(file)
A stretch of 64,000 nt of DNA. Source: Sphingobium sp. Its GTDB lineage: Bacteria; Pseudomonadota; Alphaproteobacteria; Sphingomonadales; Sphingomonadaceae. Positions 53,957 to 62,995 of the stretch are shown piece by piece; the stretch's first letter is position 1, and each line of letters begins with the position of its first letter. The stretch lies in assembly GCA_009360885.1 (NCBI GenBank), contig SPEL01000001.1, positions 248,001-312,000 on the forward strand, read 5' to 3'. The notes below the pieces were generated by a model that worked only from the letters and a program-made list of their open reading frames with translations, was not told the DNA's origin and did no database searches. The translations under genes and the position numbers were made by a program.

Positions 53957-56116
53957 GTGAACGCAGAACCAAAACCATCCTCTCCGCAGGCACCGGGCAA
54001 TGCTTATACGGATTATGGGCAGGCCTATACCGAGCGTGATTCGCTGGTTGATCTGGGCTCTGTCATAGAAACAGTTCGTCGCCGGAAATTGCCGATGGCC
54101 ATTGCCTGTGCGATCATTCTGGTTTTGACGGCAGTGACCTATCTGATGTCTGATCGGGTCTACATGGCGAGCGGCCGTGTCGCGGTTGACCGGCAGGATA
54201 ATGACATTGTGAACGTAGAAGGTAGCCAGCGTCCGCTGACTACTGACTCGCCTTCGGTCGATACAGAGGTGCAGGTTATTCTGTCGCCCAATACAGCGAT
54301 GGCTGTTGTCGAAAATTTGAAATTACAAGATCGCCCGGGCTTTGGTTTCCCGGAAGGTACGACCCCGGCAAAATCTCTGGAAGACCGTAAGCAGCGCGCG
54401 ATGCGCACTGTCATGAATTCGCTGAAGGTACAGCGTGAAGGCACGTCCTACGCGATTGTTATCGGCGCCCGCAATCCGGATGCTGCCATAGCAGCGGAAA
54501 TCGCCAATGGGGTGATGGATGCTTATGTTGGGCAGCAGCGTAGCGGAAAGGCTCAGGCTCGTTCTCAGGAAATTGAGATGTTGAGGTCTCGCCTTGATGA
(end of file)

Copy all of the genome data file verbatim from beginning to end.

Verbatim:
A stretch of 64,000 nt of DNA. Source: Sphingobium sp. Its GTDB lineage: Bacteria; Pseudomonadota; Alphaproteobacteria; Sphingomonadales; Sphingomonadaceae. Positions 53,957 to 62,995 of the stretch are shown piece by piece; the stretch's first letter is position 1, and each line of letters begins with the position of its first letter. The stretch lies in assembly GCA_009360885.1 (NCBI GenBank), contig SPEL01000001.1, positions 248,001-312,000 on the forward strand, read 5' to 3'. The notes below the pieces were generated by a model that worked only from the letters and a program-made list of their open reading frames with translations, was not told the DNA's origin and did no database searches. The translations under genes and the position numbers were made by a program.

Positions 53957-56116
53957 GTGAACGCAGAACCAAAACCATCCTCTCCGCAGGCACCGGGCAA
54001 TGCTTATACGGATTATGGGCAGGCCTATACCGAGCGTGATTCGCTGGTTGATCTGGGCTCTGTCATAGAAACAGTTCGTCGCCGGAAATTGCCGATGGCC
54101 ATTGCCTGTGCGATCATTCTGGTTTTGACGGCAGTGACCTATCTGATGTCTGATCGGGTCTACATGGCGAGCGGCCGTGTCGCGGTTGACCGGCAGGATA
54201 ATGACATTGTGAACGTAGAAGGTAGCCAGCGTCCGCTGACTACTGACTCGCCTTCGGTCGATACAGAGGTGCAGGTTATTCTGTCGCCCAATACAGCGAT
54301 GGCTGTTGTCGAAAATTTGAAATTACAAGATCGCCCGGGCTTTGGTTTCCCGGAAGGTACGACCCCGGCAAAATCTCTGGAAGACCGTAAGCAGCGCGCG
54401 ATGCGCACTGTCATGAATTCGCTGAAGGTACAGCGTGAAGGCACGTCCTACGCGATTGTTATCGGCGCCCGCAATCCGGATGCTGCCATAGCAGCGGAAA
54501 TCGCCAATGGGGTGATGGATGCTTATGTTGGGCAGCAGCGTAGCGGAAAGGCTCAGGCTCGTTCTCAGGAAATTGAGATGTTGAGGTCTCGCCTTGATGA